facial plausibility when the plaintiff pleads factual content
that allows the court to draw the reasonable inference that
the defendant is liable for the misconduct alleged.”).
essential function of a complaint under the Federal Rules of
Civil Procedure is to give the opposing party ‘fair
notice of the nature and basis or grounds for a claim, and a
general indication of the type of litigation
involved.'” Topchian v. JPMorgan Chase Bank,
N.A., 760 F.3d 843, 848 (8th Cir. 2014) (quoting
Hopkins v. Saunders, 199 F.3d 968, 973 (8th Cir.
1999)). However, “[a] pro se complaint must be
liberally construed, and pro se litigants are held to a
lesser pleading standard than other parties.”
Topchian, 760 F.3d at 849 (internal quotation marks
and citations omitted).
district courts are courts of limited jurisdiction.
Kokkonen v. Guardian Life Ins. Co. of Am., 511 U.S.
375, 377 (1994). “If the court determines at any time
that it lacks subject-matter jurisdiction, the court must
dismiss the action.” Fed.R.Civ.P. 12(h)(3).
jurisdiction of the federal district courts over civil
actions is generally set forth in 28 U.S.C. §§ 1331
and 1332. Subject-matter jurisdiction under 28 U.S.C. §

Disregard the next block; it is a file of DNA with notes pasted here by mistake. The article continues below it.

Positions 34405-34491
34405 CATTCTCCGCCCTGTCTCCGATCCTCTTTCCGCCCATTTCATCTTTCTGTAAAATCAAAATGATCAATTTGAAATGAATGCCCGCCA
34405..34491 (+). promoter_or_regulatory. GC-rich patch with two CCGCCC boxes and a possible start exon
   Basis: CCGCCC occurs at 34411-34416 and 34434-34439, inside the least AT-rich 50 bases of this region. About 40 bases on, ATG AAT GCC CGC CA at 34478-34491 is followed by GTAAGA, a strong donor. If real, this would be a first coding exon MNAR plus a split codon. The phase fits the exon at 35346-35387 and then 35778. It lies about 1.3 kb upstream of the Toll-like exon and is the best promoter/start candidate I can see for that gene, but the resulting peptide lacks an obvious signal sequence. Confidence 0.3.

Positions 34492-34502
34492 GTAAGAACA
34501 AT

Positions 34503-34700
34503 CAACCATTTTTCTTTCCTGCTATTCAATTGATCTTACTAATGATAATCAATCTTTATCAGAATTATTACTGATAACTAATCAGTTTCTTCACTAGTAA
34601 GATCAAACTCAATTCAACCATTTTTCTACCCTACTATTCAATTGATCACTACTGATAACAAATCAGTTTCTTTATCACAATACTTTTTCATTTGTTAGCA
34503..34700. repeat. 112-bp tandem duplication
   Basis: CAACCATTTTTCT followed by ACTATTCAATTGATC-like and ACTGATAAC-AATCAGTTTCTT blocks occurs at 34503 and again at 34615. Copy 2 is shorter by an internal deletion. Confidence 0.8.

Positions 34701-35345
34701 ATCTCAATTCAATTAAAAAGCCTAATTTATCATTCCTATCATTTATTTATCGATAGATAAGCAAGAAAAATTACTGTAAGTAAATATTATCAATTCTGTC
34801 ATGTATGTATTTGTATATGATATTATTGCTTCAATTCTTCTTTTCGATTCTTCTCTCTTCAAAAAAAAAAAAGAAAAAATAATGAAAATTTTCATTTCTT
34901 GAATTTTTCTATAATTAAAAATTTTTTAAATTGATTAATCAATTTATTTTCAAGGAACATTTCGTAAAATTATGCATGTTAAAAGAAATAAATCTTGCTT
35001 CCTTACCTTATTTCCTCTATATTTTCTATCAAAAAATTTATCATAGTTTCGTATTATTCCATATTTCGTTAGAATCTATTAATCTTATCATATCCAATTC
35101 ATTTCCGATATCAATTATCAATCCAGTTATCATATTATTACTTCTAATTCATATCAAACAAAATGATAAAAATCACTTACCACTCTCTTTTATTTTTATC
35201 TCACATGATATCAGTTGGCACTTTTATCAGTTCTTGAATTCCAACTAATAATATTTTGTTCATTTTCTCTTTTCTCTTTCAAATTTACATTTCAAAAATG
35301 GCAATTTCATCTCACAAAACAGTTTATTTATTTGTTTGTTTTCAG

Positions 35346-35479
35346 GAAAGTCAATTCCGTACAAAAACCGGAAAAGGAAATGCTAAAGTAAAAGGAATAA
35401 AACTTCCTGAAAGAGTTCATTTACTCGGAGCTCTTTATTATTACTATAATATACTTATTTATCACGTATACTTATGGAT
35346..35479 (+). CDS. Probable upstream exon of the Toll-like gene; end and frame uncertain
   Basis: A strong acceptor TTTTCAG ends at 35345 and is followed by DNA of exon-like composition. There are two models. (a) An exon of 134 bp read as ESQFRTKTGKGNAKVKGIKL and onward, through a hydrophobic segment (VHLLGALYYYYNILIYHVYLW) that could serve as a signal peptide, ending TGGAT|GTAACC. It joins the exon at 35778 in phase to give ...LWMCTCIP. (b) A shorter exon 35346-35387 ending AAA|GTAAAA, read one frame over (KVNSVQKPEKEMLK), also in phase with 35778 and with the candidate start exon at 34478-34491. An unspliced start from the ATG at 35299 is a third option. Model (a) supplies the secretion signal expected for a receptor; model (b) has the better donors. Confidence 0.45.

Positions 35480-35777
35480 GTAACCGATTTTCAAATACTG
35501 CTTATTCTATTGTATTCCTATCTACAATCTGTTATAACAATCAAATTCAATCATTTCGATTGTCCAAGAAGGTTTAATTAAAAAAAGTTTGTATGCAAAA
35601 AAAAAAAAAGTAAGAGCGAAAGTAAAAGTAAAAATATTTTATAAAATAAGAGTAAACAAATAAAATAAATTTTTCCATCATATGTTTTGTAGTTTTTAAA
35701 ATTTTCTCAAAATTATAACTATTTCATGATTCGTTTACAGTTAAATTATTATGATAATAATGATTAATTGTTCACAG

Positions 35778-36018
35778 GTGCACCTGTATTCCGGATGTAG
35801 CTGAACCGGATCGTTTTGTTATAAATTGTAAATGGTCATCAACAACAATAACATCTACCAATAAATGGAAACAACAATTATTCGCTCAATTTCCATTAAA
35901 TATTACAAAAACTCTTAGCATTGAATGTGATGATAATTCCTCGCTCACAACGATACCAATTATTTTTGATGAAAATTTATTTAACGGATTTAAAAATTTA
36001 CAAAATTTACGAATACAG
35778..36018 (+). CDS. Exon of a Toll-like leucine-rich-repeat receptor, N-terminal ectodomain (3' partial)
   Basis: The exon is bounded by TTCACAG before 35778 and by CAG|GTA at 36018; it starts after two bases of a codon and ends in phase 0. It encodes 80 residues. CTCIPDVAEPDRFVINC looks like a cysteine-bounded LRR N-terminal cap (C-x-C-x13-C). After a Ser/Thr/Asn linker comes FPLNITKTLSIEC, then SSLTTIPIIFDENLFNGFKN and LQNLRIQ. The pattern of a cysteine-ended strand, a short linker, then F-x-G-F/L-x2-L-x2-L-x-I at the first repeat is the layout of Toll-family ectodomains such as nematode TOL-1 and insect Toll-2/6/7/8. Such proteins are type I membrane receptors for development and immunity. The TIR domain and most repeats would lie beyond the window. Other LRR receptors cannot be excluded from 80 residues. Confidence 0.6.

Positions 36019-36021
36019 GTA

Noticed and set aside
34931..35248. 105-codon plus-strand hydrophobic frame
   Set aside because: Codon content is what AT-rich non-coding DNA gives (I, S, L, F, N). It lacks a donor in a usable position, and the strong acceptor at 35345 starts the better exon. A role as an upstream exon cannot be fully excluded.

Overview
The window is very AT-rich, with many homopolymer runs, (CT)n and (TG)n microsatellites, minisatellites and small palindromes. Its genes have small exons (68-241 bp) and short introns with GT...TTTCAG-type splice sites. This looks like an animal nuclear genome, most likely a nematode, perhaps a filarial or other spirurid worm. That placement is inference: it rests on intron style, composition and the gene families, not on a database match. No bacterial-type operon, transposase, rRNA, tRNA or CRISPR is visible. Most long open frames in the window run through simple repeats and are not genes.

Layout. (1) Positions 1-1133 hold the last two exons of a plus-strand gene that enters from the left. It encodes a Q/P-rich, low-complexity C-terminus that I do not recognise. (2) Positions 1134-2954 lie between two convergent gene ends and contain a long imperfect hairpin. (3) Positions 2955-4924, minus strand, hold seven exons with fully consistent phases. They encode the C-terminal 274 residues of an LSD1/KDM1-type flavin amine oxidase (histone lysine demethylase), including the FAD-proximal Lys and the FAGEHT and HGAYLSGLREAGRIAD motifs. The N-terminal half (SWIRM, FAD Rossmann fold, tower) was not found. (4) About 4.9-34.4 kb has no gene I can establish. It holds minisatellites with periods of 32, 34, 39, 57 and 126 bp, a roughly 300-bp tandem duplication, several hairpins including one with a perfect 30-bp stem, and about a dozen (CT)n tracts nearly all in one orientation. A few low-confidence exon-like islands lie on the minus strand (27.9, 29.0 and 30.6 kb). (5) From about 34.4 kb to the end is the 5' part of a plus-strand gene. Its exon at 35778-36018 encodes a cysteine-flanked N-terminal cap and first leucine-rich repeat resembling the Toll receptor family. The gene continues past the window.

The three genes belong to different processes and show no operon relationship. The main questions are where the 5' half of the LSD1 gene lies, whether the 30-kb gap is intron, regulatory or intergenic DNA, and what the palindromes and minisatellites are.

1331, commonly referred to as “federal question”
jurisdiction, is proper when a plaintiff asserts a claim
arising under a federal statute, the Constitution, or
treaties of the United States. McLain v. Andersen
Corp., 567 F.3d 956, 963 (8th Cir. 2009). Subject-matter
jurisdiction under 28 U.S.C. § 1332, commonly referred
to as “diversity of citizenship” jurisdiction, is
proper when “the citizenship of each plaintiff is
different from the citizenship of each defendant.”
Ryan v. Schneider Natl. Carriers, Inc., 263 F.3d
816, 819 (8th Cir. 2001). The necessary diversity of
citizenship can be between citizens of different
States” or between “citizens of a State and
citizens or subjects of a foreign state.” 28 U.S.C.
§ 1332(a)(1)-(2). In addition, the amount in controversy
in an action brought under “diversity of
citizenship” jurisdiction must be greater than $75,
000.00. 28 U.S.C. § 1332(a).
alleges that she “is proceeding as a Natural Person, in
Propria Persona, Sui Juris under the status 28 U.S. Code
§ 1331 and 42 U.S. Code § 242 [sic]”
(Filing 1, p. 3). The second statutory reference presumably
was intended as 18 U.S.C. § 242, which is a “civil
rights statute making it criminal to act (1)
‘willfully' and (2) under color of law (3) to
deprive a person of rights protected by the Constitution or
laws of the United States.” United States v.
Peterson, 887 F.3d 343, 347 (8th Cir. 2018) (quoting
United States v. Lanier, 520 U.S. 259, 264 (1997)).
There is no private cause of action under this statute.
Garrison v. Rock Creek Holding, LLC, No.
5:19-CV-05021, 2019 WL 1186862, at *2 (W.D. Ark. Mar. 13,
2019) (citing Rockefeller v. United States Court of
Appeals Office, for Tenth Circuit Judges, 248 F.Supp.2d
17 (D.D.C. 2003)); see Allen v. Gold Country Casino,
464 F.3d 1044, 1048 (9th Cir. 2006) (18 U.S.C. § 242 is
a criminal statute that does not give rise to civil
liability). However, the statute has a civil counterpart, 42
U.S.C. § 1983. To state a ...